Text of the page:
Fiction, Health and wellbeing, Melbourne, Writing

While Jogging

The vacant stare in her eyes makes my heart race. I shake her, she’s unresponsive. Reaching for her wrist I check for a pulse; it’s there, faint, but there.

‘Someone call 000!’ I shout. There’s a crowd gathered round. It’s human nature, but I seethe inwardly.

‘Mate, what’s happened?’ A male voice. His footsteps pound the pavement and he reaches me in a second.

‘Dunno. I was out for a jog. This girl was ahead of me and just collapsed. I don’t even know her name.’

He’s already checking her pockets for a phone or I.D. of some kind. He looks at me, shakes his head slowly. ‘There’s nothing here but a five dollar note and a door key.’

A woman runs towards us, holding her phone. ‘Ambulance is on the way.’ She steps closer, peers at the girl lying on the jogging track. Something in her gaze sends shivers through my body.

‘Everything OK?’ I ask.

The woman nods. But she’s still staring at the girl and her face is ashen.

‘You know her?’

A shake of her head. She moves back into the crowd; a wonky swagger to her steps that makes me wonder if we’ll be checking her over as well. She knows something. Or perhaps I’m being hasty. Perhaps she’s just woozy on sight of one hovering so near to death.

Sirens wail in the distance. Within a minute the ambulance screeches to a halt at the end of the cul-de-sac where the road meets the playground, and the walking trail lies just beyond. One paramedic runs over to us, while the other goes to the back to grab the medical kit.

‘What’s happened?’ asks the paramedic.

‘She collapsed on the track, just ahead of me. I don’t know her, not even her name. We’ve done a brief search of her clothing to see if there’s any I.D. but…nothing.’

As I finish my sentence, the second paramedic slides on his knees to the girl’s side. ‘Take a step away, now, please. Give her some space.’

The first guy nods. ‘Thanks for all you’ve done.’

I move away. The bloke who checked for I.D. does so as well. He holds his hand out to me. ‘I’m Dave.’

‘Charlie,’ I say, shaking his hand.

‘You’re a good bloke. Many wouldn’t have stopped for her.’

I disagree. I reckon most people would stop and render assistance in the same situation. There’s nothing special about me. I’m caring, scrupulous, not special. But I say nothing to Dave.

The air around me chills. The paramedics shift gear; there’s a sense of urgency in their movements. I hear one of them speak. He’s just said, quietly, that the girl is crashing. The defibrillator is brought out and her body jerks as her heart is shocked. The paramedics don’t look at each other; they move in a seamless partnership, each working desperately to save this young girl.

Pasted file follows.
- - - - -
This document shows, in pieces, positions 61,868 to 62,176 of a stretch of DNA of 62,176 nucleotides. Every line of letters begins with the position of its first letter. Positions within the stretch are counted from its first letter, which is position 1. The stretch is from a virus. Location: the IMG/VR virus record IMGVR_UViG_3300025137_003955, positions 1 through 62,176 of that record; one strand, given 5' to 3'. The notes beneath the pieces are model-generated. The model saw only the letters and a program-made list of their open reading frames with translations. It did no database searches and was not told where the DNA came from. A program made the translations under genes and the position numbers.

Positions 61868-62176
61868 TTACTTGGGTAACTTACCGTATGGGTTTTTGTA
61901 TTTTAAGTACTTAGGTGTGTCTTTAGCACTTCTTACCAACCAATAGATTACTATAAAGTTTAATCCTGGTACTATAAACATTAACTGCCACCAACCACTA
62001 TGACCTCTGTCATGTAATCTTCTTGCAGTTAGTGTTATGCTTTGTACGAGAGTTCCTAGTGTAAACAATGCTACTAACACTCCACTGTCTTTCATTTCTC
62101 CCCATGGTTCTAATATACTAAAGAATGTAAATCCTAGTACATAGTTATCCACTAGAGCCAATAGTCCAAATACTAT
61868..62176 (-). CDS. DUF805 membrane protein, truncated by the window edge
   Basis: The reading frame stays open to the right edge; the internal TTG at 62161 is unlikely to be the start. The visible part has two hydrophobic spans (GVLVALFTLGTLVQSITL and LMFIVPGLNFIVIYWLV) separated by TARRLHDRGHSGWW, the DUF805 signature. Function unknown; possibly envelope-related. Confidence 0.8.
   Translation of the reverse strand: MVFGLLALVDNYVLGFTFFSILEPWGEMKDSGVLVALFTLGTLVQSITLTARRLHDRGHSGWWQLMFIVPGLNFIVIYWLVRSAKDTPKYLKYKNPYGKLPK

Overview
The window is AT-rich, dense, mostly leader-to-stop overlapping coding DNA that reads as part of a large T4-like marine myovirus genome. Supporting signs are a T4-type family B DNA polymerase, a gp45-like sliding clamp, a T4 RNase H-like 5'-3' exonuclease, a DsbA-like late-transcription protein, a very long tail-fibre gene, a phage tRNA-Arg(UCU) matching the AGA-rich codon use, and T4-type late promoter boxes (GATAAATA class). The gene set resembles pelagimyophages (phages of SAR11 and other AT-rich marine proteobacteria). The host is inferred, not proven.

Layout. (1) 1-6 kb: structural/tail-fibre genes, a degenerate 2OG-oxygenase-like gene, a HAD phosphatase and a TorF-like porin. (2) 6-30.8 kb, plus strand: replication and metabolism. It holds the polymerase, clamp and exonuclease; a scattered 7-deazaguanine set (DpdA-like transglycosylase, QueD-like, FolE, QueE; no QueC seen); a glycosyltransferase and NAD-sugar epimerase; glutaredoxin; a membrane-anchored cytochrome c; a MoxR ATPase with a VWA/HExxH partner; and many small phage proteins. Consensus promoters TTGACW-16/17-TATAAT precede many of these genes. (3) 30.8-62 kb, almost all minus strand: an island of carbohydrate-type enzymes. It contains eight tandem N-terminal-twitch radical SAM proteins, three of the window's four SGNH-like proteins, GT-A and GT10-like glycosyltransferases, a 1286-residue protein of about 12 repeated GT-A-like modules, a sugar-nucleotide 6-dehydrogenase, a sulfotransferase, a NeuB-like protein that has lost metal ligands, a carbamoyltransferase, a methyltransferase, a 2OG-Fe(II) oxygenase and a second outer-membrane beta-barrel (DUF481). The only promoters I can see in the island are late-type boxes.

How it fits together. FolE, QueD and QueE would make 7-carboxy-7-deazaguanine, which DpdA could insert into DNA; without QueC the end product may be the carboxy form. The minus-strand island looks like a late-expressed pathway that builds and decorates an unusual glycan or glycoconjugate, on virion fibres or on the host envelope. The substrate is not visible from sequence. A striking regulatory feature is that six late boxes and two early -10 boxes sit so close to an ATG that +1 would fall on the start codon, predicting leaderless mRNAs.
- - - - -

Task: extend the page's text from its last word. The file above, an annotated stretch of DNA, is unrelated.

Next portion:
Her back arches, then flops down as she is shocked again. This time, I see the paramedics glance at each other. So much is conveyed between them in a look that is a mere second. I know what they’re saying. They’re losing her.

A MICA unit approaches. The crowd parts like the Red Sea as the driver mounts the kerb and slowly drives towards the young girl and the paramedics. The driver doesn’t even get out; the medic in the passenger seat hops out and takes the gurney from the back of the vehicle, and the three of them work together to slide her flopping body onto it. Once she’s strapped in, she is placed in the back, and is joined by the second medic. She closes the doors as the MICA unit moves away.

I close my eyes; tears spill out onto my cheeks. The first responders move towards me, and one of them rubs my shoulder before saying, ‘Thanks for your efforts this morning.

My efforts? I felt useless, but I nod slowly. ‘Will she be OK?’

‘We don’t know. She’s critical right now. But those guys and the ER team will do everything they can for her.’

The crowd dissipates. Dave hovers nearby.

‘How about a coffee? There’s a caf—‘

I cut him off. It’s rude, but I don’t care. I don’t want to dissect the events of what just transpired with a stranger over a hot drink. It doesn’t feel right. I want to be alone.

‘Dave, that’s nice, really. But I’m gonna head home.’ I turn and walk along the jogging trail, the weight of concern drags at my feet and leaves me cold and shaking.

Photo by Elena Mozhvilo on Unsplash

12 thoughts on “While Jogging”

  1. I hope she makes it, but you have me wondering about that other woman β€” the one who called the ambulance β€” and then acted weird and disappeared into the crowd. What was her deal?

    Liked by 3 people

    1. Yeah, sorry. I was going to write more on her but went on a different tangent. In my (all too brief) read-through and editing before publishing i tried ro fix it by having the protagonist think that maybe she’s just woozy from shock. Or something. But yes, she was meant to feature more prominently 😬πŸ€ͺ😊

      Liked by 2 people

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